ORGANIC VITICULTURE AT DOMAINE RICHEAUME

Text from the ARTE FILM « Pure Nature » (2000)
Domaine Richeaume is an estate situated in the heart of Provence, where the grain fields, vineyards and olive groves are cultivated according to ecological criteria. Everything we do reflects our respect for the environment – everything is done rationally and sparingly and fits into the organic cycle.
The sensitivity of the natural balance, and how much organic farming may contribute to sustain the environment by not disturbing this delicate balance, is especially demonstrated by wine, one of the most precious agricultural products. Soil, air and water form a dynamic system, whereas vineyards form a monoculture, lasting at best for some 50 to 100 years. Therefore it is even more important to keep the soil healthy and alive.

ORGANIC VITICULTURE AT DOMAINE RICHEAUME

Growing ground covers between the vines enhances biodiversity. Here sweet peas, barley and oats have been sown in the vineyards. Their roots penetrate the soil, provide nutrients and protect the soils from erosion and drought, both of which are quite frequent problems under a Mediterranean climate. The flowers and weeds also attract insects and draw them away from the vines. Additionally, clover is grown to supply nutrients to the soil.

ORGANIC VITICULTURE AT DOMAINE RICHEAUME

During the cold season dense vegetation covers the soil under the vines. Farm workers remove the wild grass in spring, before they start competing with the vines for nutrients. The ground cover in between the rows, however, is preserved at this moment. Small leaves are cut off the vines, in order to prevent needless offshoots. Later in season, when soil nutrients are sparse, the ground cover is chopped as well and left as an organic fertiliser.

ORGANIC VITICULTURE AT DOMAINE RICHEAUME

Mildew is the greatest enemy of vines. It’s a parasitical fungus that afflicts both vines and roses. Roses are planted in the vineyards because they are the first to attract mildew and thus raise the alarm for a forthcoming attack. This leaves enough time to protect the vines by dispersing small amounts of natural sulphur powder on the plants.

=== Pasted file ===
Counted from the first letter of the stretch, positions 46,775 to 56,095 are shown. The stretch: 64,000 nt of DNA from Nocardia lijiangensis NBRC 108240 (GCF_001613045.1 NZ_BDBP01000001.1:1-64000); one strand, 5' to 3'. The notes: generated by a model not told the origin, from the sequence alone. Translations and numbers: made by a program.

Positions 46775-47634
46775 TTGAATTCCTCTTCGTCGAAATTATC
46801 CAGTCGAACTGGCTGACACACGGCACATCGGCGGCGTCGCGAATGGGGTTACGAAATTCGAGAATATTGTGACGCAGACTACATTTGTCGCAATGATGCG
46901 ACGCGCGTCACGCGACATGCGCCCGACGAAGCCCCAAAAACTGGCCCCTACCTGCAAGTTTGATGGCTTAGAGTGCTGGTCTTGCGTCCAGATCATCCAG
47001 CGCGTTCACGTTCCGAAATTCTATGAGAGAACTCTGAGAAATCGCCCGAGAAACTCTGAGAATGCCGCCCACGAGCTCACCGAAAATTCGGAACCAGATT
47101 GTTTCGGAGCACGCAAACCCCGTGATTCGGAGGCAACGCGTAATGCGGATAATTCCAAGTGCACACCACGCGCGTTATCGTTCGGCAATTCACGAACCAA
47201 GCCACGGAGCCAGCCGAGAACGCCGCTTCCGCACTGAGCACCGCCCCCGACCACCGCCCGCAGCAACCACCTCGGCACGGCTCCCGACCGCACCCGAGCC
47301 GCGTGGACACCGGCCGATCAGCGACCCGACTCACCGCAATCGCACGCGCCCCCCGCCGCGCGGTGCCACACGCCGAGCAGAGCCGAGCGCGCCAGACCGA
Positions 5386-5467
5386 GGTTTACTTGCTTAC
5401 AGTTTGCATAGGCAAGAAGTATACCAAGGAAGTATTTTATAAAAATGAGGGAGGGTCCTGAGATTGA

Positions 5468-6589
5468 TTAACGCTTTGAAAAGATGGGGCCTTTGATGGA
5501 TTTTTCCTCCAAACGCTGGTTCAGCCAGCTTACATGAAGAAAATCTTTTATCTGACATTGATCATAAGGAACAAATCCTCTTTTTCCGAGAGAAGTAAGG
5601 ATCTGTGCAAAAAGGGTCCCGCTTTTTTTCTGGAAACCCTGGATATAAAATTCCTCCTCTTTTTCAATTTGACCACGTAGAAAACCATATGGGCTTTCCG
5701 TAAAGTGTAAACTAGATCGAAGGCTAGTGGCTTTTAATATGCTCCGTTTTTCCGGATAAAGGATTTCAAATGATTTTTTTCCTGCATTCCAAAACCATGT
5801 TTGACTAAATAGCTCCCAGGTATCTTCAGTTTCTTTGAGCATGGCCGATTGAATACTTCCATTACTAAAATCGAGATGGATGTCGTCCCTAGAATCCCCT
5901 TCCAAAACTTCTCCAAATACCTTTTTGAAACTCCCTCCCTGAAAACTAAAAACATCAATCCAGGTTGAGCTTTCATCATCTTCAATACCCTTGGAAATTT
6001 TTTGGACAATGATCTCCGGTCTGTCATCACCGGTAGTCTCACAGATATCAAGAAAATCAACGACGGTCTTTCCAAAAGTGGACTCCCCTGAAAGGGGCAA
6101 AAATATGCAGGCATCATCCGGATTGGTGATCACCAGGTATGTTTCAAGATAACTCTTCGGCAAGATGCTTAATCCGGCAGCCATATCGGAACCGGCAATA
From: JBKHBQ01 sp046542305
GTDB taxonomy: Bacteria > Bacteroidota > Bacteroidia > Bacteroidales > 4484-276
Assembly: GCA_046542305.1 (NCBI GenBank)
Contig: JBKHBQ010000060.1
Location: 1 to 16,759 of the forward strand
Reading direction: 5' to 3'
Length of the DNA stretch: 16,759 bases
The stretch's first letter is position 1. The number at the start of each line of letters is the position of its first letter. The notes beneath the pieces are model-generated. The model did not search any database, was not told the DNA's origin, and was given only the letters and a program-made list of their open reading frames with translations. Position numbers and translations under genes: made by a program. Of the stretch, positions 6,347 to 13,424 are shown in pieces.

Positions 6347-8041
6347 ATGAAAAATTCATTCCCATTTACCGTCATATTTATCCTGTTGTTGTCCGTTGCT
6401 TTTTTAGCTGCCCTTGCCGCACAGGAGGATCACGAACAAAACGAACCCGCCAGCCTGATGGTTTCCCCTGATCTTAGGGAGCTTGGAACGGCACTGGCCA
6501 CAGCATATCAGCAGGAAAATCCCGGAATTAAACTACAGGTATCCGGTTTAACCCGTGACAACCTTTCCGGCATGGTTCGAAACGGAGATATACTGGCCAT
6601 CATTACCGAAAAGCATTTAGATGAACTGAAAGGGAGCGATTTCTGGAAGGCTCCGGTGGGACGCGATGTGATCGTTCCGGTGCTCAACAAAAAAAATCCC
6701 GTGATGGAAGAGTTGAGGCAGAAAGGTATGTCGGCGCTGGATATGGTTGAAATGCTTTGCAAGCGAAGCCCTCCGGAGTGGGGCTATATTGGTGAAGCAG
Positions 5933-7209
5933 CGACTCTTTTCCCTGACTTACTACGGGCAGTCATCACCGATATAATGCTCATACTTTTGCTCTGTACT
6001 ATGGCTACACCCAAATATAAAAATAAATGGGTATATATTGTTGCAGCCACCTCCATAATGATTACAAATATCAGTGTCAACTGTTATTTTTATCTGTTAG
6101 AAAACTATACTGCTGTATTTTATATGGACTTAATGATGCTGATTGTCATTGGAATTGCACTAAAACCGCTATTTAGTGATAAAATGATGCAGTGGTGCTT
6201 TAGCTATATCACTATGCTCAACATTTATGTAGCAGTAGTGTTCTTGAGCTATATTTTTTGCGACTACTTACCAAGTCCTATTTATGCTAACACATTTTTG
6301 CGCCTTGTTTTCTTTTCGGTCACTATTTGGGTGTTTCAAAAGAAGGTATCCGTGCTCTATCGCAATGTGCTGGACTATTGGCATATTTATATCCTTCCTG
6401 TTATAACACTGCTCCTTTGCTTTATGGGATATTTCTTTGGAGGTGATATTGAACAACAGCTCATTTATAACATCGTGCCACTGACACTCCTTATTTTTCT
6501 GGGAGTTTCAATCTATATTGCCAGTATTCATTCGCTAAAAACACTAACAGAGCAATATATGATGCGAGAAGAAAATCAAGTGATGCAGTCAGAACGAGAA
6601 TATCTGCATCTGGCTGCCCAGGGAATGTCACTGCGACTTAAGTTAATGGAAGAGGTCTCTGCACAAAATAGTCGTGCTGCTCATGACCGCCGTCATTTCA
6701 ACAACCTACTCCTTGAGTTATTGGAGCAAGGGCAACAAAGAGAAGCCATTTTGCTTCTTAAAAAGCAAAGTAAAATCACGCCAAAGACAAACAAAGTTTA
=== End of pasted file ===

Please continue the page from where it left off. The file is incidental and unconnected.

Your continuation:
ORGANIC VITICULTURE AT DOMAINE RICHEAUME

Henning Hoesch: « The challenge of organic farming is to be able to compete with other products on the general market where business rivalry is high. It all depends on the quality of the product and we are convinced that natural and gentle production methods provide a noticeable edge in the quality of our products.  »

ORGANIC VITICULTURE AT DOMAINE RICHEAUME

The wine, is produced at the estate-owned winery. Water balance also plays an important role in the development of wine. Fortunately, Richeaume has its own source of water from a natural spring. Water for human purposes, animals and plants is maintained in a natural cycle. Drained from the vineyards, as vines do not like « wet feet », it is stored in a basin and used to cool the wine cellar underneath. At the same time specific collectors catch solar energy to heat another part of the cellar, where the second fermentation takes place. Besides the fact that organic wine is made from untreated grapes, the wine production differs significantly from the conventional way.

ORGANIC VITICULTURE AT DOMAINE RICHEAUME

Henning Hoesch: « Its very important to emphasize, that due to minimal treatments in the vineyards, we preserve the entire yeast population on the surface of our grapes. And we can use these yeasts completely for fermentation, without further additives.

ORGANIC VITICULTURE AT DOMAINE RICHEAUME

Second fermentation, where malic acid is converted into lactic acid, takes place in these barrels. It has been preceded by the first fermentation, lasting about three weeks, during which the desired amount of tannins is extracted from the skins. Later on, the right proportion of tannins will be an important criterion to assess the quality of the wine.
In the next step, the fermented grape juice has to mature to become wine and will ripen for two more years. This is done in barrels called  » Barriques ».
Organic farming, which originates from a holistic concept, involves additional expenses though, by producing higher quality wines, this pays off.

MAN AND LANDSCAPE ARE INFLUENCING EACH OTHER